A fundraiser to welcome home former Army intelligence analyst Chelsea Manning has raised more than $83,000 in just one week. Nearly 2,000 individuals from across the globe have contributed to the GoFundMe donation drive organized by Manning's friends and family, with the goal of reaching $100,000 to help her start a new life outside prison when she is released on May 17.
"It's amazing to see so much support for Chelsea, but it's not really a surprise," Evan Greer, a friend and supporter of Manning, told NBC Out. "She has done so much to fight for all of our basic human rights. I think people are grateful for the opportunity to give back by supporting her."
On January 17, President Obama commuted Manning of her 35-year prison sentence for her role in one of the largest leaks of classified military information in the history of the United States. In 2010, she leaked more than 700,000 secret U.S. Government documents, including diplomatic cables and U.S. military war logs, to Wikileaks. At the time, Manning wrote that she conducted these leaks in the hope that they would generate "worldwide discussion, debates and reforms."
"Chelsea Manning has served a tough prison sentence," President Obama said in his final news conference. "It has been my view that given she went to trial, that due process was carried out, that she took responsibility for her crime, that the sentence that she received was very disproportionate relative to what other leakers had received and that she had served a significant amount of time, that it made sense to commute and not pardon her sentence."
The commutation was lauded by several human rights and civil liberties organizations, including the American Civil Liberties Union (ACLU) and Amnesty International, which called the commutation a "long overdue positive step for human rights."
Chase Strangio, one of Manning's ACLU attorneys, said the commutation "likely saved her life." While being incarcerated at a men's military prison at Fort Leavenworth, Kansas, Manning, who is transgender, attempted suicide twice, and Strangio said she was subjected to "demoralizing and destabilizing assaults on her health and humanity."
There was also expected criticism from conservatives, including House Speaker Paul Ryan, who called the commutation "outrageous" and said it set "a dangerous precedent that those who compromise our national security won't be held accountable for their crimes."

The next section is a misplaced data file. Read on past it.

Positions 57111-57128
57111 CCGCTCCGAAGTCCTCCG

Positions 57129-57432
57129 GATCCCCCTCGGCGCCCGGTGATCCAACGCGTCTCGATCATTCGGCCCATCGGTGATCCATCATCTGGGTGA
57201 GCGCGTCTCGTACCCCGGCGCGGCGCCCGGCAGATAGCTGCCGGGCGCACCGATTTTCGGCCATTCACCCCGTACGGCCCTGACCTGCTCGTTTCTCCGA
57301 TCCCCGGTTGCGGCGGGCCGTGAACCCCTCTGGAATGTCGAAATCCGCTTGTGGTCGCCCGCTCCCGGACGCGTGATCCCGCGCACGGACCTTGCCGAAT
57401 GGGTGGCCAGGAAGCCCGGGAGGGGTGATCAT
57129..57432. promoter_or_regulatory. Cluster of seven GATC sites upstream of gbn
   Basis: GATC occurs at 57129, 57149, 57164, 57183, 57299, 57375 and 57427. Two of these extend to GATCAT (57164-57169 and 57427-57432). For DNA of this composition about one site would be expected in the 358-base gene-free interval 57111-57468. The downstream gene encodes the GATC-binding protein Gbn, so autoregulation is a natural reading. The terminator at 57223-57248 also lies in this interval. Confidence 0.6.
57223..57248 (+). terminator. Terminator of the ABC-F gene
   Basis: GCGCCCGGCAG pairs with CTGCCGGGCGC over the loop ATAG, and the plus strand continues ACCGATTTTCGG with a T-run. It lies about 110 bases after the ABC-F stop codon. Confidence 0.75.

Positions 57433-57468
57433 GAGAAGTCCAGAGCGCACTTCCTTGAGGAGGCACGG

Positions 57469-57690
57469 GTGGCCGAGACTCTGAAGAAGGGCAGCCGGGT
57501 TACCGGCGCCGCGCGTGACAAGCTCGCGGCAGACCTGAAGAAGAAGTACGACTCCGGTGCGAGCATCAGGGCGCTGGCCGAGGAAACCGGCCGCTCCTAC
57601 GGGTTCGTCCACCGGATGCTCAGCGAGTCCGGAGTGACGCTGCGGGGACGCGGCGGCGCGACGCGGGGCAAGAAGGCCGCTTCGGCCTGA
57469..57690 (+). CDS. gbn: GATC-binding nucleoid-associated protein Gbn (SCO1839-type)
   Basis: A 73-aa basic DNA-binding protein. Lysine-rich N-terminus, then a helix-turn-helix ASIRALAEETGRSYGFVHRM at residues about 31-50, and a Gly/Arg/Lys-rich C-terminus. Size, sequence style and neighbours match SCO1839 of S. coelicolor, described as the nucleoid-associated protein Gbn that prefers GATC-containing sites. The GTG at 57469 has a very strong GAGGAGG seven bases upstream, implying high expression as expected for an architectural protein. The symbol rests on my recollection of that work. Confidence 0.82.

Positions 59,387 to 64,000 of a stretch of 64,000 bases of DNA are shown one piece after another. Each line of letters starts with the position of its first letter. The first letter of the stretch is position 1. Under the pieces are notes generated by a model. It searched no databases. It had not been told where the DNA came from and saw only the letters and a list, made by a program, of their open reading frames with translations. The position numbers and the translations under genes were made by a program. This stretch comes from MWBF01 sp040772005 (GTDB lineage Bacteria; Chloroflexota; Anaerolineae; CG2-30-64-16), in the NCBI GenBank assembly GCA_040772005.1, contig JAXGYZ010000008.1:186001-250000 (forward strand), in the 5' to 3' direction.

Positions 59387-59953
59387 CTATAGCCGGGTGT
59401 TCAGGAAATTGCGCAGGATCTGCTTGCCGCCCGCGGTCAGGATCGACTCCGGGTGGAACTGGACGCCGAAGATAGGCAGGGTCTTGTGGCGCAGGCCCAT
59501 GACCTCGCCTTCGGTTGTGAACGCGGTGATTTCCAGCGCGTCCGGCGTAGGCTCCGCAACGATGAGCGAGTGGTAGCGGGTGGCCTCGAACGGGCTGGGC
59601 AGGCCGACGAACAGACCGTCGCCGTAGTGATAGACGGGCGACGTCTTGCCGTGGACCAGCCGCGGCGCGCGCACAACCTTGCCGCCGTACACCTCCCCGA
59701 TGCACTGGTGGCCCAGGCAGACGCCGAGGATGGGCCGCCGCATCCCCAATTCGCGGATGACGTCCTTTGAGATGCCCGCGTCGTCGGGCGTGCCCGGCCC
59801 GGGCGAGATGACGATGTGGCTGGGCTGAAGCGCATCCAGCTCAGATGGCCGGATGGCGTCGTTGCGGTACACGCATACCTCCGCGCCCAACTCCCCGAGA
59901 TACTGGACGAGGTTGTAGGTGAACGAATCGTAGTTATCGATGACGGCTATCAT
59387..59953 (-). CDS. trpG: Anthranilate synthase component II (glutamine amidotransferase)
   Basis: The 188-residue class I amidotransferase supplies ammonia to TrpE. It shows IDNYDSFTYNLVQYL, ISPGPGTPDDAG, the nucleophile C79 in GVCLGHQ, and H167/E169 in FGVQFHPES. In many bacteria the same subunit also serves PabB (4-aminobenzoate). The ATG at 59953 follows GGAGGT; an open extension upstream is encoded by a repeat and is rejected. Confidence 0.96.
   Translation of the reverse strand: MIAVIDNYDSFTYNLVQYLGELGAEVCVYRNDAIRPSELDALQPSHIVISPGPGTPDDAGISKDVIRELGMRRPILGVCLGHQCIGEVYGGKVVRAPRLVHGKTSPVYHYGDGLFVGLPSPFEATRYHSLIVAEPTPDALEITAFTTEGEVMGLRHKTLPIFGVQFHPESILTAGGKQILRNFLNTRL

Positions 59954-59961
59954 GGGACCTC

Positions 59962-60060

Regardless of what one thinks of Manning's actions and her punishment, once she's released from prison on May 17 -- after serving a seven-year sentence -- adjusting to her new life will likely be a challenge.
"Upon her release she will need logistical, emotional, and financial support to safely transition into the free world," her GoFundMe page states. "For the first time in her life, Chelsea will have the opportunity to live freely as her authentic self, to grow her hair, engage with her friends, and build her own networks of love and support. We want her to have the tools to do that and to overcome the years of abuse she has experienced in custody."
Manning, who came out as transgender woman after her arrest, will be dishonorably discharged from the Army and as a result will not be eligible for Department of Defense benefits, including medical care and gender transition care. This fundraiser is intended to help with those costs and help her start a new life by paying for additional things such as "rent, utilities, health care, clothing and other living expenses for the first year after she is released," according to the GoFundMe page.
A number of those who donated to the "Chelsea Manning Welcome Home Fund" stated they were inspired to do, because they admired her "courage," "bravery" and "patriotism," and credited the leaks with exposing abuses.
"Thank you for your courage in trying to make our country better for all of us," wrote donor Dennis Peterson. Tristan Townsend, another donor, wrote, "You are such a courageous person who has endured so much for the benefit of others. Thank you so much."
While in prison Manning wrote about whistleblowing, national security, LGBTQ rights, health care and a number of other issues. She has not stated publicly exactly what she will do once she is free, but according to Strangio, she will not cease to be vocal on such issues.
"Finally she will have the opportunity to chart her own path, and only she can say what that will look like. I know from my experience with her that her commitment to fighting injustice is unwavering, and I am confident that she will continue to fight for government transparency, trans justice and the many other fights ahead," Strangio said.